9. Two other points which aren't being discussed: Bringing over Pitt right now breaks up the conference rivalry between Pitt and West Virginia. Regardless of academics (and really, with the exception of perhaps the Big Ten, who's paying attention to academics in the formation of athletics conferences these days?), West Virginia would seem to be the best fit for the ACC in terms of natural ties. Bringing them over would keep their rivalry with Pitt, plus you'd have regional tie-ins with Virginia, Virginia Tech and Maryland. The addition of Syracuse and Pitt means that there will be an odd number of teams for both baseball and men's lacrosse (Syracuse does not have a baseball team and Pitt does not have a men's lacrosse team). For lacrosse, it's probably not a big deal to have 5 schools involved, but 15 schools in baseball presents some scheduling issues. Perhaps this is another indication that the ACC isn't done expanding yet (ie, accept one more baseball school and one more non-baseball school, and ideally the same thing with men's lacrosse). Or perhaps they'd encourage Syracuse to take up baseball again and for Pitt to start men's lacrosse - the ACC has traditionally wanted all its members to field teams in its core sports.
  10. Nova could theoretically step up to FBS, but it would take a tremendous commitment on the part of the school to expand Villanova Stadium to anything remotely resembling a 1-FBS facility. And IMO, Georgetown is a no-go because there's nowhere for them to play that would qualify as a 1-FBS facility - they can't build a suitable stadium on campus because of lack of space (as a tightly-fit city university) and all the other non-college stadiums in the area are way too big. (I guess they could play at decrepit old RFK, but YOU try to recruit at the FBS level in a stadium like that...)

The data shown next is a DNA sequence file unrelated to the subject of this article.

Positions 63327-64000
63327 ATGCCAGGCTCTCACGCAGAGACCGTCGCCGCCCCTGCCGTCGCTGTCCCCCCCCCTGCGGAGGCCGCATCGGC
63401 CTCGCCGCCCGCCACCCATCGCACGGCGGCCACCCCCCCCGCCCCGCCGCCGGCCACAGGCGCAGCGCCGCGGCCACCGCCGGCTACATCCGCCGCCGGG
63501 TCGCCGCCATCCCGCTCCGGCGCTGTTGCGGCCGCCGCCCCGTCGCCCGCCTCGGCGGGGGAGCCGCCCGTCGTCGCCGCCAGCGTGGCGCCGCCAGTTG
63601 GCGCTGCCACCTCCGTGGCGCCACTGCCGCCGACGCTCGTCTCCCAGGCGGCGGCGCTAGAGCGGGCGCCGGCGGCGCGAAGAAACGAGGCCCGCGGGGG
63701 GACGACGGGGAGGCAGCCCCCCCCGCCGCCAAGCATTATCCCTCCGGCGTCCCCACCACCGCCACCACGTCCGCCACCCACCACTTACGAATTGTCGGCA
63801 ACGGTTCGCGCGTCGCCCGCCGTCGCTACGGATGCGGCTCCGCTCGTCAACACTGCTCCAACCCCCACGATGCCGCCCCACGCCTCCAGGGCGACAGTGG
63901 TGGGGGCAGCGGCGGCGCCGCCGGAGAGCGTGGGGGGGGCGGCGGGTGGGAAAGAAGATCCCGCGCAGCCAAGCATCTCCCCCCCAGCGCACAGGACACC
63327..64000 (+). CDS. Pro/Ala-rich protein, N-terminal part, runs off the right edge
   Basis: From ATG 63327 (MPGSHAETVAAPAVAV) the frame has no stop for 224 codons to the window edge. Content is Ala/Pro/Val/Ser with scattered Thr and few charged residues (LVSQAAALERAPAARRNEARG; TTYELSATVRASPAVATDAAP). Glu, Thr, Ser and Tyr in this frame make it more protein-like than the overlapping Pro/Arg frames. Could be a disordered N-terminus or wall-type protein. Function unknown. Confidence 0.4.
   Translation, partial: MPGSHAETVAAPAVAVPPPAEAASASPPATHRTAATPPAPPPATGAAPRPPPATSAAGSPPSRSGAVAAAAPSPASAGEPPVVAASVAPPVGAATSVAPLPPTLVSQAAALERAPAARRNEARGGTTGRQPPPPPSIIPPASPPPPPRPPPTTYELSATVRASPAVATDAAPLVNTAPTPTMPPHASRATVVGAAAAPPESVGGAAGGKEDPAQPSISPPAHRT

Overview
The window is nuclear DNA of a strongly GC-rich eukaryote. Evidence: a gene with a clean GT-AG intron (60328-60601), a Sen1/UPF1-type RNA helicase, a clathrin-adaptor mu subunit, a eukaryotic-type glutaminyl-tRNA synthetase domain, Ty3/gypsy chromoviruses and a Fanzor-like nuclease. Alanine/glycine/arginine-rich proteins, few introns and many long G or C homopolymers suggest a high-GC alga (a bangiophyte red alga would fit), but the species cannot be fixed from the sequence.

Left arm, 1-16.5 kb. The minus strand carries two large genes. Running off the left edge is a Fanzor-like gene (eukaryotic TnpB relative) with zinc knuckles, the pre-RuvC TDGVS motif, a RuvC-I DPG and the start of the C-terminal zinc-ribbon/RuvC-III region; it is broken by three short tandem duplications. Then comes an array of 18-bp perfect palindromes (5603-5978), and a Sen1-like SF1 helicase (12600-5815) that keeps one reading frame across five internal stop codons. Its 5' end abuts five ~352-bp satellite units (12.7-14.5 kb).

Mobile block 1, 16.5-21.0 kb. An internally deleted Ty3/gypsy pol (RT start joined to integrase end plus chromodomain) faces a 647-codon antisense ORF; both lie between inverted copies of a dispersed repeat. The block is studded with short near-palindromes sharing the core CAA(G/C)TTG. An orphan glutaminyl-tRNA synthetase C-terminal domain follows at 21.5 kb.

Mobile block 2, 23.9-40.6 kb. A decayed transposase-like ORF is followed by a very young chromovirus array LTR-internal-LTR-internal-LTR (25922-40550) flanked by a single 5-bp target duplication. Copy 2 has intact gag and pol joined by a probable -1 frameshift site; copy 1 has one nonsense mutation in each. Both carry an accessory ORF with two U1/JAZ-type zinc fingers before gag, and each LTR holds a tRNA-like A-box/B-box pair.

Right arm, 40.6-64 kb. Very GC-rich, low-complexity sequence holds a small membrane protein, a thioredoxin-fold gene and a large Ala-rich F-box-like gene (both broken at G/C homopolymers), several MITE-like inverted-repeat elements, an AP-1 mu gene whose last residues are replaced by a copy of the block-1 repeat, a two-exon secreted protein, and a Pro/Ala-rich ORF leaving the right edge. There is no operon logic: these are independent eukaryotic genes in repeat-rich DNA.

11. Not sure what value geographical alignment would bring to the table here. When the ACC expanded to 2 divisions, the alignments were decidedly mixed-up to preserve rivalries within the same division. Also, the ACC chose the same alignment for both football and men's basketball - I doubt that's going to change. Assuming the ACC goes to 16, I'd expect them to do something like this: Atlantic Division Boston College Connecticut Florida State Maryland Miami Pittsburgh Syracuse West Virginia/Rutgers Coastal Division Clemson Duke Georgia Tech North Carolina NC State Virginia Virginia Tech Wake Forest